Postcards From Ziro
December 04, 2018
This poem is wonderfully written and is very evocative. Like all good poetry, it has multiple interpretations. When we read it, we were also split in what we thought it conveyed, but then that is the beauty of a good poem. On one hand, it is a poem about love and longing- a yearning for a friend or lover who lives far away- how the excitement and desperation to hear from them affects us. On the other hand, through its descriptive phrases and use of scenery, this poem is an ode to the beauty of Ziro- a place in Arunachal Pradesh. Read it, and see what you make of it.
Meet me when evening touches nightfall
where hummingbirds fly over smoke
swallowed chimneys, grey and tall.
Fly over these green hills (will you please?)
with flowers growing by the street
and misty forests of oak and teak.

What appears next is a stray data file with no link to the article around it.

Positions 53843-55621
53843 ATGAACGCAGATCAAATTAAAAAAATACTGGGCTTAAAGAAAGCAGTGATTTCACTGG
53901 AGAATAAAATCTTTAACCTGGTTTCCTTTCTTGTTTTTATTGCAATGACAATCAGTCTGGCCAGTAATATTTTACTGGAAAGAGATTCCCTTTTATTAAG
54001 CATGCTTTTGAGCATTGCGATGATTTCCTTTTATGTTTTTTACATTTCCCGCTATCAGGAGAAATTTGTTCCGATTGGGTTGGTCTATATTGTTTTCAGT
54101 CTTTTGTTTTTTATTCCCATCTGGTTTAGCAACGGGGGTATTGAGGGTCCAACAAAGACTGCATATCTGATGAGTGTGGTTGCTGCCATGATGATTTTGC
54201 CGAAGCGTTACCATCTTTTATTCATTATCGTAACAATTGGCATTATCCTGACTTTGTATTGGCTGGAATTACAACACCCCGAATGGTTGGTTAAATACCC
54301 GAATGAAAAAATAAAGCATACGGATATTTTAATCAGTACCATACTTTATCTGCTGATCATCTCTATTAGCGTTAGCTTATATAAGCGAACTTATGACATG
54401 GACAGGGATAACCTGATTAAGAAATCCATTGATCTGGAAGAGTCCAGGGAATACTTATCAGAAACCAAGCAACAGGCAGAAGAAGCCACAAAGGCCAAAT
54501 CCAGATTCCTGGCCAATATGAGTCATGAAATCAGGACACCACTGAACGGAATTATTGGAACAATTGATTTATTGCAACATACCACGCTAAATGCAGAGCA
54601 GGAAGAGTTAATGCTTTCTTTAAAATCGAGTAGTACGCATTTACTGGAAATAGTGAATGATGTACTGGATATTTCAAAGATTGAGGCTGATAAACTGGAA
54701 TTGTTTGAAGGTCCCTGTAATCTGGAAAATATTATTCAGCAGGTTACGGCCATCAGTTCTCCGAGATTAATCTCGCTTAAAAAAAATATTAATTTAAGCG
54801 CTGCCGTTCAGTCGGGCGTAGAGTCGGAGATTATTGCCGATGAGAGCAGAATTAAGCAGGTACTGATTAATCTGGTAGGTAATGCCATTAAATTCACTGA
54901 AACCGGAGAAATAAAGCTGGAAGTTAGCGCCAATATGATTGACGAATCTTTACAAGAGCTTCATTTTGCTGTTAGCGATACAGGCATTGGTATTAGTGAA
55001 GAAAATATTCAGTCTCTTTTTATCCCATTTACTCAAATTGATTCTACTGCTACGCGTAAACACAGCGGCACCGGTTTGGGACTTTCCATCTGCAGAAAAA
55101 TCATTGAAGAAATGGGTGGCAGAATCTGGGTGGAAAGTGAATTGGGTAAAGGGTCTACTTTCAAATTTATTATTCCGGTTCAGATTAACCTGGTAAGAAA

When I don’t hear from you for a week,
a dozen mundane things I quietly seek
so days without you don’t seem so bleak.
Your postcard written in blue ink
is a view of a shrinking sky,
light fading as the day goes by.
I imagine windy fields of rye,
and you standing at our porch
with a stubble and a crooked grey tie.
I watch rain pour from clouds of grey
while you hunch over a postcard
scribbling words at a Persian café.
Prarthana Banikya is a graduate in Sociology from Miranda House with a certificate in poetry. She spent her formative years in the valleys of Northeastern India from where she draws inspiration for most of her writing. Her work has been featured in several journals including Aaduna, Asia Writes, Aerogram, Danse Macabre, Poetry Super Highway, Namnai, and Pratilipi. In 2016, she was nominated for the Pushcart Prize for poetry and in 2018, was the recipient of the Orange Flower Award for poetry. She blogs at prarthanabanikya.blogspot.in.
You can read her articles here.